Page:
All the world is nuts about
What's in The Nut Gourmet
'Tis the season when summer foods like stone fruits fade from the menu. Taking their place are heartier, more robust items like grains and legumes that form the base of many wholesome dishes that bring warmth and satiety. While the dishes feature bolder seasonings, autumn's color palate offers plenty of drama for visual pleasure.
This voluptuous polenta dish, with its enticing eye appeal, was created when I happened to have on hand some homemade Hummus and Basil Butter. Notice that the Basil Butter contains no oil, yet still possesses the creamy mouth feel and delicious pungency of traditional basil pesto. To make this recipe come together with ease, prepare the Hummus and Basil Butter a day or two ahead.
An enjoyable and very hearty main dish, the polenta needs nothing more than a salad of mixed greens to accompany it. If you prefer to dress this dish with a touch of red, add a diced red bell pepper when cooking the Veggie Mountain. Alternatively, garnish with pomegranate seeds or a dollop of tomato sauce.
BASIL BUTTER POLENTA WITH VEGGIE MOUNTAIN
Yield: 6 servings
1 15-ounce (425g) can garbanzo beans, drained
1/4 cup (60 ml) tahini
1/4 cup (60 ml) fresh lemon juice
1 clove garlic, crushed
1/2 teaspoon salt
2 cups (480 ml) chopped zucchini
2 cups (480 ml) lightly packed fresh basil leaves (about 4 ounces--115 grams), washed and patted dry
1/2 cup (120 ml) raw cashews
2 1/2 tablespoons red miso
1 clove garlic, sliced
1/4 teaspoon salt
1/8 teaspoon black pepper
- TO MAKE THE POLENTA, have ready a large, round platter about 15-inches (40 cm) in diameter. In a 4-quart (1 liter) saucepan combine the water, soymilk, and salt and bring to a boil over high heat. Watch carefully to prevent a messy boil-over. Reduce the heat to medium-high and add the cornmeal. Stir frequently with a wire whip for about 10 to 15 minutes, or until the polenta is fully cooked and has thickened to the consistency of thick oatmeal. Spoon the polenta onto the platter and set aside to cool and thicken further.
- TO MAKE THE HUMMUS, place the garbanzo beans, tahini, lemon juice, garlic, and salt into the food processor and process until thick and creamy. Transfer to a small bowl and wash the processor work bowl. Makes 1 3/4 cups (420 ml) hummus.
- TO MAKE THE BASIL BUTTER, combine the zucchini, basil leaves, cashews, miso, garlic, salt, and pepper in the food processor and process until smooth and creamy. Transfer to a bowl and set aside. Makes 1 1/2 cups (360 ml) basil butter.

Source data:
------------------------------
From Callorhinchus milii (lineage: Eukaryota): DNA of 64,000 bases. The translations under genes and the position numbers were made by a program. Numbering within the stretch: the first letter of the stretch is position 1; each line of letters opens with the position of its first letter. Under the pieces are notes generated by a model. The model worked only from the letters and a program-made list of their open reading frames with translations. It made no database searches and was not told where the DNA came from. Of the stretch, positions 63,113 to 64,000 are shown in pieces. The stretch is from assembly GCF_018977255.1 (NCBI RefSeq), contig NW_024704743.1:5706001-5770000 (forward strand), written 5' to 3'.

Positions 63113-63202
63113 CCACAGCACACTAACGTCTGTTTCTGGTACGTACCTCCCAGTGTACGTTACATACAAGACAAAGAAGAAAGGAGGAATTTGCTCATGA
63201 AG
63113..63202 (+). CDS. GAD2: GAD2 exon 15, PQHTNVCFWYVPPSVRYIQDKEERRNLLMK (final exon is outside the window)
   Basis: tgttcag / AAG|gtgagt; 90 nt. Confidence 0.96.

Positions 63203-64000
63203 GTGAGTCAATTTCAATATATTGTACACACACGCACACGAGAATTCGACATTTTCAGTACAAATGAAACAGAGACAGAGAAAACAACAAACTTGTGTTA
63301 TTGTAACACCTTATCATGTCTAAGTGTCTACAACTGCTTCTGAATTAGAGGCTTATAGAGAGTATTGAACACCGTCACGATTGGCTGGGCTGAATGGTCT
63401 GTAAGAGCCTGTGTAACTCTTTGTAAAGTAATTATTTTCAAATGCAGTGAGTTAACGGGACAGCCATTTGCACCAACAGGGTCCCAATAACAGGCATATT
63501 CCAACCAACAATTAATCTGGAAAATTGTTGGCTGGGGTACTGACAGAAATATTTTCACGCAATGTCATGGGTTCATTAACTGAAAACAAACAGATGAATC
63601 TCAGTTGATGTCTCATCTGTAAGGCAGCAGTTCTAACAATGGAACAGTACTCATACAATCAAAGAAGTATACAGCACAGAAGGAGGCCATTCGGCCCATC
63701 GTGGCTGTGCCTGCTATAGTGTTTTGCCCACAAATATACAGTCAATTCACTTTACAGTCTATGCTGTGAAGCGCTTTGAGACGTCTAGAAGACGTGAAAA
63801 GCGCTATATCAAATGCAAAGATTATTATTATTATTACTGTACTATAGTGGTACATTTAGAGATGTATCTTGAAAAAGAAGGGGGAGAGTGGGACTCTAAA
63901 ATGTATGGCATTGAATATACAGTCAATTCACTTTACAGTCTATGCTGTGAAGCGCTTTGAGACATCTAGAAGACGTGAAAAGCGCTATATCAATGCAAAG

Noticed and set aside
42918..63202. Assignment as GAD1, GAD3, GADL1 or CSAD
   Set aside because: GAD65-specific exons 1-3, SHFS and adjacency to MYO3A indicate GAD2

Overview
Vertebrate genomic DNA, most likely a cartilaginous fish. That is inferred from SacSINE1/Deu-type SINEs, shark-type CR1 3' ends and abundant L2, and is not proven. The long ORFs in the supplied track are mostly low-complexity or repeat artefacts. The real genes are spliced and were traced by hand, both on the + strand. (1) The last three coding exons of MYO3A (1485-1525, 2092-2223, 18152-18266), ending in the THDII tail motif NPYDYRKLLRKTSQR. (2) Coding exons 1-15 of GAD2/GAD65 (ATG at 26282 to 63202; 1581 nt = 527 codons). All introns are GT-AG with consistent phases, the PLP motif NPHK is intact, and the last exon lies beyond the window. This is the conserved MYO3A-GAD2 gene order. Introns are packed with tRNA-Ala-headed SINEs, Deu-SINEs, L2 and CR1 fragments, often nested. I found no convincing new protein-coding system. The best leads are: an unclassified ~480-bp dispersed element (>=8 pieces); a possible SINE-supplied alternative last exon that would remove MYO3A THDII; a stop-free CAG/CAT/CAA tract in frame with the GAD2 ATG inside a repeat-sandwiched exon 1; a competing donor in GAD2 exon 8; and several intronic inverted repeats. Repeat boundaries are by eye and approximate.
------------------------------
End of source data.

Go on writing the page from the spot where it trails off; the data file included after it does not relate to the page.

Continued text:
- TO MAKE THE VEGGIE MOUNTAIN, combine the zucchini, bell pepper, eggplant, broccoli, onion, and water, and water-sauté over high heat for 5 to 8 minutes, or until the vegetables are tender. Add small amounts of water as needed to cook the vegetables and prevent burning. Season generously with salt and pepper.
- TO ASSEMBLE THE DISH, spread a generous layer of the Hummus over the cooked polenta, leaving a 3/4-inch (2.6 cm) border of polenta visible. Top with a generous layer of the Basil Butter over the Hummus.
- Spoon all of the cooked vegetables over the top of the Basil Butter, piling them as high as necessary. If desired, add a squeeze of lemon juice over the top. Alternatively, cut a lemon into 6 wedges, arrange the wedges on a small serving plate and serve at the table for anyone who might like to add a squeeze of lemon.
- Cut the polenta into wedges and remove to the dinner plates with a pie server.
Note: The advantage of Basil Butter over traditional pesto is its mild nature. The basil's flavor still shines through, yet doesn't overpower the vegetables, polenta, or the Hummus.
Suggestion: When using the Basil Butter as a spread or topping over pasta, baked potatoes, or whole grains, consider adding 2 to 3 tablespoons of lemon juice to add a tangy touch.
Hummus and Basil Butter are the makings of a seductive sandwich. Start by spreading whole grain bread or sprouted wheat bagel with a layer of Hummus. Top with Basil Butter. Then, finish with a thick slice of tomato and greens like spinach or romaine.
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